There’s no such thing as a boring trip to Vietnam. Known for its stunning beauty, delicious noodle soup (called pho), and bustling cities, Vietnam is traveler’s dream. Gawk at the limestone cliffs of Ha Long Bay, trek through lush paddy fields, and immerse yourself in Vietnam’s culture at local markets.
What do we do? What don’t we do?
Know before you go
The official language of Vietnam is Vietnamese. While it may feel awkward at first, attempting the local language goes a long way when navigating a city and interacting with people. Practice these basic phrases to get started:
- Hello: Xin chào (Sin chow)
- Goodbye: Tạm biệt (Tam biet)
- Please: Làm ơn (Lom on)
- Thank you: Cảm ơn (Cam on)
- Yes: Dạ (Dza)
- No: Không (Kong)
- Cheers!: Dzô! (Yo!)
Vietnamese people as a whole are humble and optimistic, making it easy to want to immerse yourself deeper into their way of life. Here are some expert tips to help you understand the ins and outs, and feel like a true local:
- GrabTaxi is basically Vietnam's version of Uber. You can use this app to order a taxi, and it’s a safe and reliable way to get around!
- Vietnamese people are very modest. Even though some things may be very cheap to you in comparison to what you're used to, be careful not to flaunt money.
- Shouting for your server at a restaurant isn't considered rude. If you need to get their attention, simply call out, "Em ơi!"
- Haggling over prices in markets is the norm. But don't bargain too aggressively, as saving face is important. A good rule of thumb is to start at 40-50% of the asking price.
- Try your best to finish the food on your plate, it's considered disrespectful not to finish a meal.
- Chopsticks are a staple of Asian cuisine and culture. Attempting to use chopsticks instead of western cutlery will earn you some respect with the locals, but be wary of using chopsticks to point at someone, poke at food, or play them like musical instruments - these are all signs of disrespect.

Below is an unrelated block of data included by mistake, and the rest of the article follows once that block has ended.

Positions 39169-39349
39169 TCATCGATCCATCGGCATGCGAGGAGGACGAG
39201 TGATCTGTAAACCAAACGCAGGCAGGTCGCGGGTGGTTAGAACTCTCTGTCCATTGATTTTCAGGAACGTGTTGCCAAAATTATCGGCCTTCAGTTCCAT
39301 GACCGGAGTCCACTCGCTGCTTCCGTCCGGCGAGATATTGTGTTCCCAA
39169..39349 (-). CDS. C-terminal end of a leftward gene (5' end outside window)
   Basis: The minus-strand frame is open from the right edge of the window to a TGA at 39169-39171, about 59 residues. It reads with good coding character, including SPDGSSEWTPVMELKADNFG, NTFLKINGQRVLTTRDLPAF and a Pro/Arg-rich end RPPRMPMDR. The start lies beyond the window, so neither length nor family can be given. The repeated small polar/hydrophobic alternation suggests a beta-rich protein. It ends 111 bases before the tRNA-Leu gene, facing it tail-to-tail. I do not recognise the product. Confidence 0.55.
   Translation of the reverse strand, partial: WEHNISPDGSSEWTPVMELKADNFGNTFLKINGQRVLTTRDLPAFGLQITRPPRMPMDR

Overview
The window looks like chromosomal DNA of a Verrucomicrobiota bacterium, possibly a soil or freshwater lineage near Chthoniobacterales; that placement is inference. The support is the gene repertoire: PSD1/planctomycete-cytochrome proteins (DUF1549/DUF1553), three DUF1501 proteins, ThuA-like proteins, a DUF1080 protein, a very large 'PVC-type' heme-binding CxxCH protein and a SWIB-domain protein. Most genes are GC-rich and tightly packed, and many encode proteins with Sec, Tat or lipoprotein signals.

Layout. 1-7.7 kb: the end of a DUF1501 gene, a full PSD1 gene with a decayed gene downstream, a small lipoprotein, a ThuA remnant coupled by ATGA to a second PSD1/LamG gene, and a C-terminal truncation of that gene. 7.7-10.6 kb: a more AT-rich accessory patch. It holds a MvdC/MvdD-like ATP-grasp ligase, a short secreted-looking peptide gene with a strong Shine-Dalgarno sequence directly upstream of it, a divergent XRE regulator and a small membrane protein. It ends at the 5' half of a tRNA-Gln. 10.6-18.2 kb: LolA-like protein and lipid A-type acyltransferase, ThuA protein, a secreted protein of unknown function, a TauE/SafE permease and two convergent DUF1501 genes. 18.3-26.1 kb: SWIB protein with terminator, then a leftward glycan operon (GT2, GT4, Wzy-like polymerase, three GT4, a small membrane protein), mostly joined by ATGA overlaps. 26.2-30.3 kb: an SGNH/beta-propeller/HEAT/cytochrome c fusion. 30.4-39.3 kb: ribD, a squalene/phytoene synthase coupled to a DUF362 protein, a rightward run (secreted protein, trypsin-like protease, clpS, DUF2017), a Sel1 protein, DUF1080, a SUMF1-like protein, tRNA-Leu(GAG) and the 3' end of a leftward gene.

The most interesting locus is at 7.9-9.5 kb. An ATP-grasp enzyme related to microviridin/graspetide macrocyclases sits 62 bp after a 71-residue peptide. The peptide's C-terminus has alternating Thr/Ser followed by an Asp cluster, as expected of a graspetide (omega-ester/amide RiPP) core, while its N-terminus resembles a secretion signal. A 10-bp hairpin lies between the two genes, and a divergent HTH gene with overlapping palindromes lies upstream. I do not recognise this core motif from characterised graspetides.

- If you need to put down your chopsticks while eating, put them on the table or lie them horizontally across the rim of your bowl. Avoid sticking them upright into the bowl.
- When out in a group, people often drink in unison, particularly if there's something to be excited about. It's initiated with a call od, "Mot, hai, ba, dzo!" Meaning, "One, two, three, cheers!"
From vibrant colors to herbal aromas, Vietnamese cuisine strives to appeal to all of the senses. Read on for tips, tricks, and delicacies you must try.
- Phở: If there's only one Vietnamese dish people know, it's almost always pho. And with good reason; it's a classic rice noodle dish with an herbaceous broth.
- Mi quang: Additionally, you could try Hanoi's specialty noodle soup based around a turmeric-infused bone broth.
- Bánh mì: This sandwich often comprised of pate, pork, pickled veggies, coriander, and chilis is a staple of Vietnamese street food.
- Gỏi cuốn : Spring rolls of shrimp, pork, and fresh veggies wrapped up in a rice paper package.
- Bánh xèo: Rice batter cooked like a crepe, but folded like a taco, and loaded with pork belly, shrimp, bean sprouts, and mung beans. Not to mention the fish sauce with garlic and red pepper to dip it in.
- Cha ca: With so much coastline, it's no surprise that there are plenty of fabulous seafood options on offer. This white fish seasoned with turmeric, dill, garlic, and ginger is pan-fried in butter.
- Tea: You'll have no shortage of tea options (usually iced), infused with everything from kumquats to artichokes.
- Rice wine: Not to be imbibed like glasses of wine, this liquor is proofed around 40%.
We plan it all. And then some.
Our group trips to Vietnam come with everything included. That’s accommodations, flights (unless you wanna book your own), activities, and an expert Tour Director who knows just where to find the best bowl of pho.
Round-trip flights & airport transfers (or book ’em yourself)